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Br J Pharmacol. 1996 Aug;118(8):2178-84.

Inhibition by antioxidants of nitric oxide synthase expression in murine macrophages: role of nuclear factor kappa B and interferon regulatory factor 1.

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Centre of Physiology, Johann Wolfgang Goethe University Clinic, Frankfurt/M, Germany.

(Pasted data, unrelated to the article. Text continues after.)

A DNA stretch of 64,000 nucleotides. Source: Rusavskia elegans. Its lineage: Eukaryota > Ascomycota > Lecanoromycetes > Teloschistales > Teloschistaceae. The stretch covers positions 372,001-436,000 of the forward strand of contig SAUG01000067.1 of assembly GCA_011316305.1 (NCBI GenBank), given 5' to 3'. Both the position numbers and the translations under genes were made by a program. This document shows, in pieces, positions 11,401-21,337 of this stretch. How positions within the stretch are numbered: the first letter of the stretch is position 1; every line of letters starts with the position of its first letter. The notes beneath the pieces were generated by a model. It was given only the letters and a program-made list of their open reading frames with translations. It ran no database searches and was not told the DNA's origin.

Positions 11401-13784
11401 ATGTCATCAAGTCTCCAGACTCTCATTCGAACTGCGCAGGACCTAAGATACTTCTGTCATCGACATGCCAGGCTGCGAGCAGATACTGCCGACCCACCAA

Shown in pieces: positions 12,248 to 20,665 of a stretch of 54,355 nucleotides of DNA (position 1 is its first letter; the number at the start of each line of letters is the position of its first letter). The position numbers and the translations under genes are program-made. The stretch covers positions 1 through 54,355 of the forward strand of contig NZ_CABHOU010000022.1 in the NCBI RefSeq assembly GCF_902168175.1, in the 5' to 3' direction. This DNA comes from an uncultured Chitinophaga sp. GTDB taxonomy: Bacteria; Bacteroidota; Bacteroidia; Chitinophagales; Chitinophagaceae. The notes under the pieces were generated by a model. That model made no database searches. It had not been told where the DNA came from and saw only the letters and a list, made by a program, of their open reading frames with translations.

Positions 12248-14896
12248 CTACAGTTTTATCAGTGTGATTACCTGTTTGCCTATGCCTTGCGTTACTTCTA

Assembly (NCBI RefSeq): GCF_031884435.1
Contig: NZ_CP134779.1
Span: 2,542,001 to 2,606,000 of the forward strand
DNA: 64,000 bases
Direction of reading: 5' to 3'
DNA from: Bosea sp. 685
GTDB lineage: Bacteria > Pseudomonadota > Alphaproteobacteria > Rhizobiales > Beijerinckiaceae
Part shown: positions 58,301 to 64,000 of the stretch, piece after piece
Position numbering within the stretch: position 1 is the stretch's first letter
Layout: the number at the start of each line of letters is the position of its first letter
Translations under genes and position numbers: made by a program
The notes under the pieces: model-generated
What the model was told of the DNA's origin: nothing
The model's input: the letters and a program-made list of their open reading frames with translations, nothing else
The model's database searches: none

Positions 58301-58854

1. In view of the potential deleterious effects of high amounts of nitric oxide (NO) produced by the inducible isoform of NO synthase (iNOS) in inflammation, the prevention of the expression of this enzyme represents an important therapeutic goal. In cytokine-stimulated cells, activation of nuclear factor kappa B (NF-kappa B) is crucial for the increase in iNOS gene expression. Since NF-kappa B activation appears to involve a redox-sensitive step, we have investigated whether three structurally unrelated antioxidants, 5,7-dihydroxyflavone (chrysin), 3,4-dichloroisocoumarin (DCI) and N-acetyl 5-hydroxytryptamine (N-acetylserotonin, NAS), affect iNOS expression in cultured RAW 264.7 monocyte/macrophages stimulated with bacterial lipopolysaccharide (LPS, 140 ng ml-1) and interferon-gamma (IFN gamma, 5 u ml-1). 2. During a 6 h incubation period neither LPS nor IFN gamma alone exerted a significant effect but when combined, caused a prominent increase in nitrite formation, iNOS mRNA and protein abundance. Co-incubation with chrysin (50 microM), DCI (50 microM) or NAS (1 mM) markedly attenuated this increase in iNOS gene expression. 3. DCI, but not chrysin or NAS, prevented the activation of NF-kappa B in cells exposed to LPS plus IFN gamma for 30 min. In contrast, all three antioxidants significantly blunted the DNA-binding activity of interferon regulatory factor 1 (IRF-1), which mediates the synergistic effect of IFN gamma on iNOS gene expression in cells treated for 2 h with LPS plus IFN gamma. 4. DCI thus appears to inhibit iNOS gene expression at the transcriptional level by preventing the activation of both NF-kappa B and IRF-1. The inhibitory effect of DCI on NF-kappa B activation, however, does not seem to be related to its antioxidative properties, since DCI, unlike chrysin or NAS, is a potent serine protease inhibitor which stabilizes the inactive NF-kappa B complex by protecting the inhibitory I kappa B-alpha subunit from proteolytic degradation. 5. The virtually identical inhibitory effect of chrysin, DCI and NAS on the activation of IRF-1 points to a redox-sensitive step in the activation of this transcription factor, which in contrast to NF-kappa B requires de novo protein synthesis. 6. Since iNOS gene expression in human cells and tissues usually requires the combination of several cytokines, antioxidants such as chrysin and NAS which do not interfere with the activation of NF-kappa B may be of therapeutic value for selectively inhibiting the enhanced expression of this enzyme in inflammation.

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